Mike: 14:55 What has helped you be so empathetic and to be a good listener and just be skilled at picking up those subtle verbal cues or non-verbal cues in meetings that you go, I need to follow up with this person, because I sense that they’re not on the same page with me on this issue?
Beth: 15:19 Well, I hope that I am all those things, for sure, because I think that’s definitely what I aspire to be. The thing is for me personally, and I don’t know if this is a blessing or a curse, but I honestly love people, and I like everybody. My first inclination is to just like everybody, and I think people are fascinating. And so that’s part of it is that I really want everybody to be comfortable and successful, and so that means in order to do that, I need to get to know them and I consider their feelings. I’m sure there were times when that hasn’t happened or I haven’t given that appearance, but that’s in my heart of hearts, that’s what I want, and it’s why I enjoy working here. It’s why I like taking the time to build those relationships and to lead with influence and to operate in the very collegiate way that we do.
Beth: 16:20 I like that much better than … There’s some people that would really prefer rules. Can’t we just always do it this way? And there are days when I would too. But for the most part, I’d rather work through the complications that our very humanity focused environment brings, because I think it’s so much richer, and I really think it’s paying the goods, if you will, in terms of our rate of innovation and getting us to where we want to be as a company.
Patty: 16:51 Just curious, your love for people, did you get that from anywhere? Were you raised like that, or were you just always like that?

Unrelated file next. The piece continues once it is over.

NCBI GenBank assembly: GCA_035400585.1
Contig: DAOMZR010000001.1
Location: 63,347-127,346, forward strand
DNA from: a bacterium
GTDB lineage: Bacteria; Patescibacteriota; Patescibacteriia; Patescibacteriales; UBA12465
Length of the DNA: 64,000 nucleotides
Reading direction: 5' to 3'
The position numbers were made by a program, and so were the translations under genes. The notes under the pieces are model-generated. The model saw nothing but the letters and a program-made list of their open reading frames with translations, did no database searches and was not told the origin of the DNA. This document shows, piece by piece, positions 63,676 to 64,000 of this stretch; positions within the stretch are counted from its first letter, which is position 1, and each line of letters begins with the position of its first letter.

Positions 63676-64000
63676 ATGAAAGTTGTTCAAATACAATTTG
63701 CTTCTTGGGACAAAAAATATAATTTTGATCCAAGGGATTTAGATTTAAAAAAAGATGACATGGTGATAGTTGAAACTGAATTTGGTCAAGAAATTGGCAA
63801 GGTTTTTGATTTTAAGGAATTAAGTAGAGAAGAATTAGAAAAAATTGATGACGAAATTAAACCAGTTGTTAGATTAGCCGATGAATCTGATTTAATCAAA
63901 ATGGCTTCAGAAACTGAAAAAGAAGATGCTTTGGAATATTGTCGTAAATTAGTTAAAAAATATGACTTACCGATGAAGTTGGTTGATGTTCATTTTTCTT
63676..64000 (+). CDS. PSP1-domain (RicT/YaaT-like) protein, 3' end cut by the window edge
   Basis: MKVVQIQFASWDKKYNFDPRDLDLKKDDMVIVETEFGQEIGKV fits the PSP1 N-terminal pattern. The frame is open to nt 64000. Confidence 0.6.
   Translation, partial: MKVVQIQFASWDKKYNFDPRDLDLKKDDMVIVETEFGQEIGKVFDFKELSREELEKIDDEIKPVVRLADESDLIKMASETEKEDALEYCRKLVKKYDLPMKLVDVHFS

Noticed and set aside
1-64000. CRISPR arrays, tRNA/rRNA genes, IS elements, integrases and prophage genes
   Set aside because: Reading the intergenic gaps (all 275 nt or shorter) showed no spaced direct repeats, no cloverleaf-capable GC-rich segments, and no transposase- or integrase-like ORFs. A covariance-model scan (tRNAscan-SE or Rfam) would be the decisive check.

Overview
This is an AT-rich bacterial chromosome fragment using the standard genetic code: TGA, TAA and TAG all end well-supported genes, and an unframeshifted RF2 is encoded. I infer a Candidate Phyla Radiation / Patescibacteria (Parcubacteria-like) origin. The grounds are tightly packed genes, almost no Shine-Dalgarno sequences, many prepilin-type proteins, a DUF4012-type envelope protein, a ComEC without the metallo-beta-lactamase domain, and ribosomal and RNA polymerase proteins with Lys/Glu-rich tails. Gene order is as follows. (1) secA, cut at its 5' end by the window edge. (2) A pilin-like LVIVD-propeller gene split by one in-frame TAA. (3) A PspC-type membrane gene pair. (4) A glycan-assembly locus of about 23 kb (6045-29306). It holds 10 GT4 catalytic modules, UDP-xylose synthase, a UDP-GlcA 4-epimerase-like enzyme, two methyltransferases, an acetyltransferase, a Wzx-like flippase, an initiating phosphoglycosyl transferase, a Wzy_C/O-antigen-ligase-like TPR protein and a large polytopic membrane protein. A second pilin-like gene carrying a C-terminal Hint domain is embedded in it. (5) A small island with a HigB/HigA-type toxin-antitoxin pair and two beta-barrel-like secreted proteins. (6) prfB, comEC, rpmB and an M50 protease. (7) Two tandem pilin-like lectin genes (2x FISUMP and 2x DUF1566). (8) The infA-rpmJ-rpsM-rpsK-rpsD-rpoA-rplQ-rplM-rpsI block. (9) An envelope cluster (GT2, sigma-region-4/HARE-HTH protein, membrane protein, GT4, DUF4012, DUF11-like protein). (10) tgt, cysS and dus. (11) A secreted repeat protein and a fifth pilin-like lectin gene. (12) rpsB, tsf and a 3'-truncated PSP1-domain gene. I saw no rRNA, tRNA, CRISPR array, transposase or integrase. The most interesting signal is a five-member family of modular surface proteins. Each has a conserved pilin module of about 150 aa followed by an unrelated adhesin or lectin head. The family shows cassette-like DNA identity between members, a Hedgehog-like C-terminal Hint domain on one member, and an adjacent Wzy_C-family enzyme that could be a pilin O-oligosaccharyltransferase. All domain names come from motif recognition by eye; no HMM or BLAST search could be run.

Beth: 16:58 Well, I think … I have three sisters. We all had to … We lived in tight spaces and we had to learn how to get along. I’m sure that’s part of it. And I think maybe perhaps some of it is innate, but if you … I also think it’s how human beings are hard wired. We’re social creatures. Even the most introverted of us-
Patty: 17:25 Need some kind of interaction.
Beth: 17:26 Need yeah-
Patty: 17:26 Yeah.
Beth: 17:27 And a sense of belonging, and so I think … And it pays back dividends. I don’t think I’ve ever approached it from that perspective, but all of the things that I’ve been able to accomplish in my career have been as a result of great teams and relationships that I’m hugely indebted to.
Patty: 17:50 Yeah, I always thought networking was weird because people are like, “Oh, your relationships with people will benefit you.” I’m like, “Why would I start a friendship based off what I benefit from?”
Mike: 18:00 Yeah, that’s right.
Beth: 18:01 Exactly.
Patty: 18:02 Yeah, I get what you mean. It’s very beneficial. I feel like it opens a lot of doors afterwards.
Beth: 18:06 Yes. Yeah, and you don’t usually go into it from that. I think that’s kind of the old school perception of networking, and there are … Sometimes you go to conferences and you have people approaching you and you just get that feeling that that’s what it is.
Patty: 18:20 They’re throwing their business cards at you.
Mike: 18:22 Yeah.
Beth: 18:24 Exactly. I know, who does that any more? But they do. Yeah. But, so I think, but here, it’s just so different, because there’s usually a lot of great organic reasons to connect with people because of the way we interact. And then the work that’s been done to create our ERGs and our networks and where we’re being encouraged to branch out even more and learn about people’s backgrounds and cultures, and that’s phenomenal to me. It just, it adds a whole other layer to the way we network that’s, again, so human and I think really plays into our diversity and inclusion agenda.
Patty: 19:06 Right. So because you mentioned our ERGs and D&I, I just want to tell you, reading your bio, I was so excited, because your prior experience, you worked with a non-profit that dealt with diversity, poverty, and anti-bullying. And then you got a certificate, or a teaching credential for multicultural education and communication, and now you’re an ambassador for women in Experian.